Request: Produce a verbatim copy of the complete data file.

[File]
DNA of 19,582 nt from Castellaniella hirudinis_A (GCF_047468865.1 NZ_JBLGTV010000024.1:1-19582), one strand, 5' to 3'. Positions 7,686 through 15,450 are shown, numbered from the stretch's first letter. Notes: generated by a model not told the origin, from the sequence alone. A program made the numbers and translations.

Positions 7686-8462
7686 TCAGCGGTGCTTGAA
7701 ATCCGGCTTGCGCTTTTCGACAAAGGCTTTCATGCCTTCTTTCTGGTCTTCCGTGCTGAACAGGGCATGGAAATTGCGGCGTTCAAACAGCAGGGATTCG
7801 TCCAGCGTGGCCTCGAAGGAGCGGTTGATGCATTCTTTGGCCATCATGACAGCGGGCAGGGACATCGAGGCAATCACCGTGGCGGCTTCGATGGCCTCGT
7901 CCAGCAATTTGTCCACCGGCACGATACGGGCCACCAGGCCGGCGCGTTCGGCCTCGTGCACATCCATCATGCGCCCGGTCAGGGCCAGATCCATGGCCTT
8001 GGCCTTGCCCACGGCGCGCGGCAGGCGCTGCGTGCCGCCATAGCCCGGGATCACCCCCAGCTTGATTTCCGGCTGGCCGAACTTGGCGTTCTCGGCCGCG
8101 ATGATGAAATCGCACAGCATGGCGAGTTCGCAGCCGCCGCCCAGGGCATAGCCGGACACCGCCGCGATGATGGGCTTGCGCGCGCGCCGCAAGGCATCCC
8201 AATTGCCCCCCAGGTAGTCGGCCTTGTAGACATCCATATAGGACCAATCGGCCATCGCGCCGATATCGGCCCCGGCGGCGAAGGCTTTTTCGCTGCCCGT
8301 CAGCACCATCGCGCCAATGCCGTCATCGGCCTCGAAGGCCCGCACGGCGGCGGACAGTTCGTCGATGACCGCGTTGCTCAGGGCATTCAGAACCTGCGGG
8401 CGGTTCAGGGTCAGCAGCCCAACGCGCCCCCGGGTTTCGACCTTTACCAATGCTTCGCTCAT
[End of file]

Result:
DNA of 19,582 nt from Castellaniella hirudinis_A (GCF_047468865.1 NZ_JBLGTV010000024.1:1-19582), one strand, 5' to 3'. Positions 7,686 through 15,450 are shown, numbered from the stretch's first letter. Notes: generated by a model not told the origin, from the sequence alone. A program made the numbers and translations.

Positions 7686-8462
7686 TCAGCGGTGCTTGAA
7701 ATCCGGCTTGCGCTTTTCGACAAAGGCTTTCATGCCTTCTTTCTGGTCTTCCGTGCTGAACAGGGCATGGAAATTGCGGCGTTCAAACAGCAGGGATTCG
7801 TCCAGCGTGGCCTCGAAGGAGCGGTTGATGCATTCTTTGGCCATCATGACAGCGGGCAGGGACATCGAGGCAATCACCGTGGCGGCTTCGATGGCCTCGT
7901 CCAGCAATTTGTCCACCGGCACGATACGGGCCACCAGGCCGGCGCGTTCGGCCTCGTGCACATCCATCATGCGCCCGGTCAGGGCCAGATCCATGGCCTT
8001 GGCCTTGCCCACGGCGCGCGGCAGGCGCTGCGTGCCGCCATAGCCCGGGATCACCCCCAGCTTGATTTCCGGCTGGCCGAACTTGGCGTTCTCGGCCGCG
8101 ATGATGAAATCGCACAGCATGGCGAGTTCGCAGCCGCCGCCCAGGGCATAGCCGGACACCGCCGCGATGATGGGCTTGCGCGCGCGCCGCAAGGCATCCC
8201 AATTGCCCCCCAGGTAGTCGGCCTTGTAGACATCCATATAGGACCAATCGGCCATCGCGCCGATATCGGCCCCGGCGGCGAAGGCTTTTTCGCTGCCCGT
8301 CAGCACCATCGCGCCAATGCCGTCATCGGCCTCGAAGGCCCGCACGGCGGCGGACAGTTCGTCGATGACCGCGTTGCTCAGGGCATTCAGAACCTGCGGG
8401 CGGTTCAGGGTCAGCAGCCCAACGCGCCCCCGGGTTTCGACCTTTACCAATGCTTCGCTCAT